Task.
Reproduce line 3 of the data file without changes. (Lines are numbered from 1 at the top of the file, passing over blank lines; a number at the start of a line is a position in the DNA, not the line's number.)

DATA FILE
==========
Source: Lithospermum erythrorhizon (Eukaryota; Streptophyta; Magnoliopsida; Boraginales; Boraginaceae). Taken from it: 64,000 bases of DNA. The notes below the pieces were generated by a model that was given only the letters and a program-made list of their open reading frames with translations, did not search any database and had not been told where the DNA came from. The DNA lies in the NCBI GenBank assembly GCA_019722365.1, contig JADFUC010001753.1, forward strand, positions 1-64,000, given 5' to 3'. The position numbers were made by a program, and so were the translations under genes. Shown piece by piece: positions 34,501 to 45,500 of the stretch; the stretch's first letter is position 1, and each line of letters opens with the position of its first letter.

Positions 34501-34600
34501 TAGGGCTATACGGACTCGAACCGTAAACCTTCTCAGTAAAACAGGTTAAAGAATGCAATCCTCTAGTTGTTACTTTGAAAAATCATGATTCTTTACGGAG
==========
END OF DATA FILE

34501 TAGGGCTATACGGACTCGAACCGTAAACCTTCTCAGTAAAACAGGTTAAAGAATGCAATCCTCTAGTTGTTACTTTGAAAAATCATGATTCTTTACGGAG